4 Several questions on the questionnaire addressed the protégés perceptions about the impact of their participation in the mentoring program on their teaching. In response to the statement, My online teaching has improved as a result of my participation in the Distance Education Mentoring Program, 26 respondents (81%) agreed (2 respondents disagreed, 4 did not answer). Twenty-two respondents (69%) agreed with the statement, My on-campus or traditional classroom teaching has improved as a result of my participation in the Distance Education Mentoring Program (7 respondents disagreed, 3 did not answer). Two related questions were also asked. Eighty-eight percent of the respondents (28) agreed with the statement, I have been able to apply the skills and knowledge acquired from the DE Mentoring Program to my other courses (1 disagreed, 3 did not answer). Similarly, 27 respondents (84%) agreed with the statement, I have made changes to my other courses as a result of participating in the Distance Education Mentoring program (2 disagreed, 3 did not answer). The protégés responses on these four questions provide evidence to support the anecdotal claims presented in the literature and encountered by the authors in their work with faculty developing online courses. The majority of protégés who completed the questionnaire reported that they were able to apply the skills and knowledge they learned through the mentoring program to make beneficial changes in the other courses they teach. This finding presents a general conclusion that can now be explored in more depth to begin to understand the mechanisms responsible for the reported changes in instructional practices. A fundamental question that must be addressed first is whether these changes in instructional practices were brought about as a result of participating in the Distance Education Mentoring program or simply developing and teaching an online course. For the most part, the participants in the early offerings of this program (i.e., the respondents) were eager to participate in the program and tended to be early adopters of technology. In fact, when asked how enthusiastic they were to participate in the program, 29 respondents (91%) indicated that they were looking forward to participating (only one respondent was not looking forward to participating). Similarly, the majority of respondents (72% - 23 respondents) agreed with the statement, I am an early adopter of new technology (8 respondents disagreed; 1 did not respond). It is perhaps not surprising then that many respondents (63% - 20 respondents) had taught at least one online course in the past (only 6 of the 32 respondents had not). An ANOVA comparing those who had taught online in the past to those who had not yielded no significant results for any of the questionnaire items. This suggests that it is indeed the course development program that is impacting faculty beliefs and teaching practices, and not the process of developing and teaching an online course itself. The next step in this research agenda is to explore the qualities of the Distance Education Mentoring Program that might be responsible for promoting changes in pedagogical beliefs and teaching practices. Some key aspects of this specific program that deserve attention are its focus on mentoring by peers experienced and trained in best practices in online education, the use of the Quality Matters rubric to focus development and assess courses, and the general focus on and foundation of the program in instructional design principles (as opposed to specific content). Conclusion The preliminary analysis of the questionnaire data supports the hypothesis that the impact of faculty participation in a mentoring-based online course development program grounded in the principles of instructional design reaches beyond the online course that is being developed. This research suggests that the development of an online course is a good opportunity to impact teaching and learning far beyond just the single course that is being developed. It is important to now begin to explore the qualities of the Distance Education Mentoring Program that may be responsible for bringing about changes in pedagogical beliefs and teaching practices. Identifying specific qualities of the program will provide valuable information to practitioners seeking to structure faculty development and online course development opportunities to facilitate reflective thought and careful examination of the connection between pedagogical beliefs, instructional practices, and student learning outcomes. Such information will also extend the literature base related to the development of online courses and the structure of faculty development programs more generally.

5 It is, however, important to note some limitations with the current research. As was stated earlier, the respondents did not represent a random sample of the faculty members at the institution. They were early adopters of technology who were eager to participate in the course development program. As the program continues, it will be important to examine the beliefs and experiences of the participants who may be less enthusiastic about the program and the development of an online course in general. Also, as noted earlier, the data in this study are limited to participants self-report questionnaire responses. The researchers are in the process of conducting interviews to triangulate the data and gain additional insights into the mechanisms of the program responsible for the changes. Future research incorporating other methods and exploring other data sources such as course syllabi and materials is also in progress. References Alley, L. (1996). Technology precipitates reflective teaching: An instructional epiphany. Change, 28(2), Barczyk, C., Buckenmeyer, J. and Feldman, L. (2010). Mentoring professors: A model for developing Quality Online Instructors and Courses in Higher Education. International Journal on E-Learning, 9 (1). Bonk, C. J. (2001, May). Online teaching in an online world. Bloomington, IN: CourseShare.com. Retrieved August 4, 2003 from Caplan, D. (2004). The development of online courses. In T. Anderson & F. Elloumi (Eds.), Theory and practice of online learning. Athabasca, AB, Canada: Athabasca University. Retrieved April 3, 2009 from Cohen, D. E. (2001). The role of individual differences in the successful transition to online teaching. Journal of Instruction Delivery Systems, 15(3), Ellis, A., & Phelps, R. (2000). Staff development for online delivery: A collaborative, team based action learning model. Australian Journal of Educational Technology, 16(1), Frank, C. (2000). Computer mediated communication and the community college teacher: It made me think. Poster session presented at the annual conference of The American Education Research Association. New Orleans, Louisiana. Giannoni, D.L., & Tesone, D.V. (2003). What academic administrators should know to attract senior level faculty members to online learning environments. Online Journal of Distance Learning Administration, 6(1). Retrieved from Institute for Higher Education Policy (2000, April). Quality on the line: Benchmarks for success in Internet-based distance education. Washington, D.C. Jaffee, D. (1997). Asynchronous learning: Technology and pedagogical strategy in a distance learning course. Teaching Sociology, 25(4), Jolliffe, A., Ritter, J., & Stevens, D. (2001). The online learning handbook: Developing and using web-based learning. London: Kogan Page. Kang, S. (2001). Toward a collaborative model for the design of web-based courses. Educational Technology, 41(2), National Education Association. (2000, June). A survey of traditional and distance learning higher education members. Washington, DC: Author. Palloff, R. M., & Pratt, K. (1999). Building learning communities in cyberspace: Effective strategies for the online classroom. San Francisco: Jossey-Bass.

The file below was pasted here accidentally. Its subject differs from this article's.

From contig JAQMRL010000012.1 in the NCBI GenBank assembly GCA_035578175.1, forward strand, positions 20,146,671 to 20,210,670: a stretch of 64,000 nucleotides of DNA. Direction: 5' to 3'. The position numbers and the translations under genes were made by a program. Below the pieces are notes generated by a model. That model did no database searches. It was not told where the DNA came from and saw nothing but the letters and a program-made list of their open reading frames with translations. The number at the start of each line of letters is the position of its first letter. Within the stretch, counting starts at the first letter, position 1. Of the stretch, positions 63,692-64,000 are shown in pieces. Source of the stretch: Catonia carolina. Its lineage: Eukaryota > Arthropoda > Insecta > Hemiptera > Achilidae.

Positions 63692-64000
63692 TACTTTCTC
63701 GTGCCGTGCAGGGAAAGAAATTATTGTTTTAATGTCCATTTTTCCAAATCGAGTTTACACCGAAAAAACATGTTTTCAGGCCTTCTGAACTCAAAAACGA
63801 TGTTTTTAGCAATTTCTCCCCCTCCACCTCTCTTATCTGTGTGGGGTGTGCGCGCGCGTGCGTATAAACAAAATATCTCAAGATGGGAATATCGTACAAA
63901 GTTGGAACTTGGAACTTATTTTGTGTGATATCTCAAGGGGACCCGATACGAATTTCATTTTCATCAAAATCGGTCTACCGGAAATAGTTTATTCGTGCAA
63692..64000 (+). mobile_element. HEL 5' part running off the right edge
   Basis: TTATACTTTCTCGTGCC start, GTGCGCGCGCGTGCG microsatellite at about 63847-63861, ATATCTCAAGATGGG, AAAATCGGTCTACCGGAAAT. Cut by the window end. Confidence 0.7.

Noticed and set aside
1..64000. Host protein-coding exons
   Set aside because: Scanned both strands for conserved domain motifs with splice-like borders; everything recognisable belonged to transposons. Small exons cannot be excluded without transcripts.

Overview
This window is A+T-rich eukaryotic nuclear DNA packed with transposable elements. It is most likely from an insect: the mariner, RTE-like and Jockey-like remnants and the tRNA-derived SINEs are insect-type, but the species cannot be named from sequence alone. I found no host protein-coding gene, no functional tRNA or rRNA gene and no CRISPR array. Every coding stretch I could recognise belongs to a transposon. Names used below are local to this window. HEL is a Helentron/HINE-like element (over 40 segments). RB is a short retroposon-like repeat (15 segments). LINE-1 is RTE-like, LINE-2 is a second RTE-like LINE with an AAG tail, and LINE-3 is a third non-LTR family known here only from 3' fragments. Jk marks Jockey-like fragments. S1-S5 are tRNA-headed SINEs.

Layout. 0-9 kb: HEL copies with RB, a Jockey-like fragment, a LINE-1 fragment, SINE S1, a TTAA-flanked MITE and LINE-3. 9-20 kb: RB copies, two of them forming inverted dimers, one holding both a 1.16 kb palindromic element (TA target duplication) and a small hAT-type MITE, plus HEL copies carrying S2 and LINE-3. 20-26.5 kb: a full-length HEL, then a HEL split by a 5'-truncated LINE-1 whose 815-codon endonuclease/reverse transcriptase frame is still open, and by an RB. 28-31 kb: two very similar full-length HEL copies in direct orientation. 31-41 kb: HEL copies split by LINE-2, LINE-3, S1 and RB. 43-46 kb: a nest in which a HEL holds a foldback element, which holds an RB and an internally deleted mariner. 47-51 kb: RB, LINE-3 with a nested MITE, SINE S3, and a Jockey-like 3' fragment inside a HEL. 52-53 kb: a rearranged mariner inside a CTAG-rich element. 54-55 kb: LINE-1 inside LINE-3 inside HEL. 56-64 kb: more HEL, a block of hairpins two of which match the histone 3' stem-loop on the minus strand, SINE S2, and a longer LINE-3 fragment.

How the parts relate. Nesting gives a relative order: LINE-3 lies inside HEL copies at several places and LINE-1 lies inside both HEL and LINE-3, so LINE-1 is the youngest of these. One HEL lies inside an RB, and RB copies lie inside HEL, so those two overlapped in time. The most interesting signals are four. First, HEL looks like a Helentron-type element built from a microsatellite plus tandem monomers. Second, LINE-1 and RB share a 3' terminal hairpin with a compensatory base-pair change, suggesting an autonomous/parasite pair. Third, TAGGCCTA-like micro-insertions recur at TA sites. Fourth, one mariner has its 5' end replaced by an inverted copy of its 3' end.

6 Palloff, R. M., & Pratt, K. (2001). Lessons from the cyberspace classroom: The realities of online teaching. San Francisco: Jossey-Bass. Shearer, R. (2003). Instructional design in distance education: An overview. In M. G. Moore & W. G. Anderson (Eds.), Handbook of Distance Education. Mahwah, NJ: Lawrence Erlbaum Associates. White, C. (2000). Collaborative online course development: Converting correspondence courses to the web. Educational Technology, 40(6), Wolf, P. D. (2003, August). Training for teaching online: Factors to consider when designing training. Paper presented at the meeting of the Society for Applied Learning Technology, Washington, DC.